as opposed to

class Functor (f :: i -> j) where
  type Dom f :: i -> i -> *
  type Cod f :: j -> j -> *

then I go to define a subclass of Functor, I need to repeat c and d.

class Functor c d f => Faithful c d f | f -> c d

In some real world code I have this eventually swells to something like 8-9 parameters, which is clearly unwieldy.

I can "lower" things back down, by using

class (c ~ Dom f, d ~ Cod f) => Functor (c :: i -> i -> *) (d :: j -> j -> *) (f :: i -> j) | f -> c d where
  type Dom f :: i -> i -> *
  type Cod f :: j -> j -> *
  fmap :: c a b -> d (f a) (f b)

and using something like

type Fun f = Functor (Dom f) (Cod f) f

as the superclass of

class Fun f => Faithful f where
  unfmap :: Cod f (f a -> f b) -> Dom f a b 

at the cost of repeating myself between the fundep determined argument and the class associated type in every instance.

instance Functor (->) (->) ((->) e) where
  type Dom ((->) e) = (->)
  type Cod ((->) e) = (->)
  fmap = (.)

In the example from #11523, I have

instance (Category p, Category q) => Category (Nat p q) where
  type Ob (Nat p q) = Functor p q

Note: I can't run the trick the other way and put a type synonym there, since I can't partially apply it. This requires me to use functional dependencies for the definition of Functor or to be able to use the existing class/instance synonym trick mentioned there, which #11523 notes currently sends the compiler into a spin with UndecidableSuperClasses turned on.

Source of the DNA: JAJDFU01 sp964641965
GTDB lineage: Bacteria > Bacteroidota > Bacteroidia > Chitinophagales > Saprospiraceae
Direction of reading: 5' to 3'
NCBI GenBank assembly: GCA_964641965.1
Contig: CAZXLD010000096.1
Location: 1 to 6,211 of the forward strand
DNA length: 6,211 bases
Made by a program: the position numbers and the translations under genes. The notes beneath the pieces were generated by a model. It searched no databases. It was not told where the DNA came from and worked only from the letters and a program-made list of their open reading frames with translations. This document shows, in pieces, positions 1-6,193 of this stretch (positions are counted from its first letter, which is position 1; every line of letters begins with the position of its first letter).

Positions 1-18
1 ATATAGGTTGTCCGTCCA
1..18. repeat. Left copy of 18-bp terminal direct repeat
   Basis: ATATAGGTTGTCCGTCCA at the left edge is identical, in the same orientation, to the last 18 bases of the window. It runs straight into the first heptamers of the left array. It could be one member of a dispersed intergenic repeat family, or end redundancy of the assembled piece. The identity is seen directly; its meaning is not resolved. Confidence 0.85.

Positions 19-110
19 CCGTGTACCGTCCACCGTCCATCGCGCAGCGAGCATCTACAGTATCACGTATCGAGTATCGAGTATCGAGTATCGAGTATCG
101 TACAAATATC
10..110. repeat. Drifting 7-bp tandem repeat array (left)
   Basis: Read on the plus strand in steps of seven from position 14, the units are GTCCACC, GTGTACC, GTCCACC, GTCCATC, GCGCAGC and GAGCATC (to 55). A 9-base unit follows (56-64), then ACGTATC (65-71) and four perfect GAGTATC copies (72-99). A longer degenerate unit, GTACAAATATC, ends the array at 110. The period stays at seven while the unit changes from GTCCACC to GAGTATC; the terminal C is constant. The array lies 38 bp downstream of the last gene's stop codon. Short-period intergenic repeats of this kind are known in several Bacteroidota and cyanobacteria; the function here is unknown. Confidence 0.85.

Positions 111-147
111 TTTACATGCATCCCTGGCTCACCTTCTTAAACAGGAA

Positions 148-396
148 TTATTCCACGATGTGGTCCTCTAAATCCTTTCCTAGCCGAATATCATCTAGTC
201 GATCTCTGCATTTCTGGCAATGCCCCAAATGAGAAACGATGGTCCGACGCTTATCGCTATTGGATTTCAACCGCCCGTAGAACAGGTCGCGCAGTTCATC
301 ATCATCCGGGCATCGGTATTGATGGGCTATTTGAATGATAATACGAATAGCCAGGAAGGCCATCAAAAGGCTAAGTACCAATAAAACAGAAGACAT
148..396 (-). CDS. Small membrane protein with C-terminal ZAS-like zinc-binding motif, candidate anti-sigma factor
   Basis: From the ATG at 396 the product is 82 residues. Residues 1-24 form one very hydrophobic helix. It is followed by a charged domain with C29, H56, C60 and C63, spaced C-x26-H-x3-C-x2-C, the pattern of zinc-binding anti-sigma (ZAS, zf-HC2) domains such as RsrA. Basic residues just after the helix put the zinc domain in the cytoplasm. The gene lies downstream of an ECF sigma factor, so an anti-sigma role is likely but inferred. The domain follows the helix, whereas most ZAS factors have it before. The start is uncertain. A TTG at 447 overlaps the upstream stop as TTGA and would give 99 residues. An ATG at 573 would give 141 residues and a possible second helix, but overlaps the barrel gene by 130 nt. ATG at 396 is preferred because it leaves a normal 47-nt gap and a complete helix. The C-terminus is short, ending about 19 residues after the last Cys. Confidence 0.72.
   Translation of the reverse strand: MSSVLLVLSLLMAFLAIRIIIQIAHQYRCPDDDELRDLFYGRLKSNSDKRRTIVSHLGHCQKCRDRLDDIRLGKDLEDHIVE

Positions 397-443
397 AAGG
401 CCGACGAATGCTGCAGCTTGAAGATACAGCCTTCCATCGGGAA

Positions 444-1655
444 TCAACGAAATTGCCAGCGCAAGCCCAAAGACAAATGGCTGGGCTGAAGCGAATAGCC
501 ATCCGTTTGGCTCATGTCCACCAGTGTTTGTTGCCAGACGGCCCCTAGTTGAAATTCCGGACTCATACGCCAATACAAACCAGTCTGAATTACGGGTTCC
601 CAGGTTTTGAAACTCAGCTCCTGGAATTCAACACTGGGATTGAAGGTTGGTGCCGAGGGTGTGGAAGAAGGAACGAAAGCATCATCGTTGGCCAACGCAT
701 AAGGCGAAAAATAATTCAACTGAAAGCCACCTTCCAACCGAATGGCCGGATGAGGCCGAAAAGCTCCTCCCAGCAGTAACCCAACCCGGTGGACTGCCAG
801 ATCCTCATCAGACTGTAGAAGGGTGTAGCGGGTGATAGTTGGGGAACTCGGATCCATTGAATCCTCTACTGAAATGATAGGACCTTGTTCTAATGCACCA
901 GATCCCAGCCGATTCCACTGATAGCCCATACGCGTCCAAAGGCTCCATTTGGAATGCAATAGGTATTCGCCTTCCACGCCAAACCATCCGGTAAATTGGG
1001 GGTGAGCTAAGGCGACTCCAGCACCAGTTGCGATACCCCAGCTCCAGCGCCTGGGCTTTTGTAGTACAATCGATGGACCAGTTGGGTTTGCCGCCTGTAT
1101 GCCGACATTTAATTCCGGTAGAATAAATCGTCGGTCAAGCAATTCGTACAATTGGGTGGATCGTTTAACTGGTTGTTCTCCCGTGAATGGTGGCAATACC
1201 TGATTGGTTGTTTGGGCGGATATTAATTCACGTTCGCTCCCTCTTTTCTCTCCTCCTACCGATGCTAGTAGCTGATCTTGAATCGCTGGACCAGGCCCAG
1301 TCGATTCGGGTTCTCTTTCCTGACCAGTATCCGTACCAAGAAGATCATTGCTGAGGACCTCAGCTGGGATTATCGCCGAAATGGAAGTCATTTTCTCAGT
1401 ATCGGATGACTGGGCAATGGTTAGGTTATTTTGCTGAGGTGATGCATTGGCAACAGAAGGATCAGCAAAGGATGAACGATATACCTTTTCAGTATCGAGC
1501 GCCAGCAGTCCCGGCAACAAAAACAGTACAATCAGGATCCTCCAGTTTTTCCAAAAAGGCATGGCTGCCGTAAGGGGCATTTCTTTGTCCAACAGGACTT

(I also can't eta expand the Ob type family to take another argument without causing issues with naturality later.)

With the machinery I was seeking here, we'd be able to write just

instance Functor (->) (->) ((->) e) where
  fmap = (.)

but as you note this would require upgrading functional dependencies.

Last edited 4 years ago by ekmett (previous) (diff)

comment:7 Changed 4 years ago by simonpj

You start by saying "If I define ... as opposed to ...".

But why to that? Why not use the "as opposed to" definition:

class Functor (f :: i -> j) where
  type Dom f :: i -> i -> *
  type Cod f :: j -> j -> *

Fewer parameters, no fundep, easy!

comment:8 Changed 4 years ago by ekmett

Then I get stuck when I get to the

instance (Category p, Category q) => Category (Nat p q) where
  type Ob (Nat p q) = Functor p q

line mentioned.

I can't define

type Fun c d f = Functor (Dom f) (Cod f) f

and then put that in

instance (Category p, Category q) => Category (Nat p q) where
  type Ob (Nat p q) = Fun p q

because that involves partially applying a type family.

For other reasons, I can't eta expand Ob to make it a type family with two parameters.

Normally I'd do precisely what you suggest

class Functor (f :: i -> j) where
  type Dom f :: i -> i -> *
  type Cod f :: j -> j -> *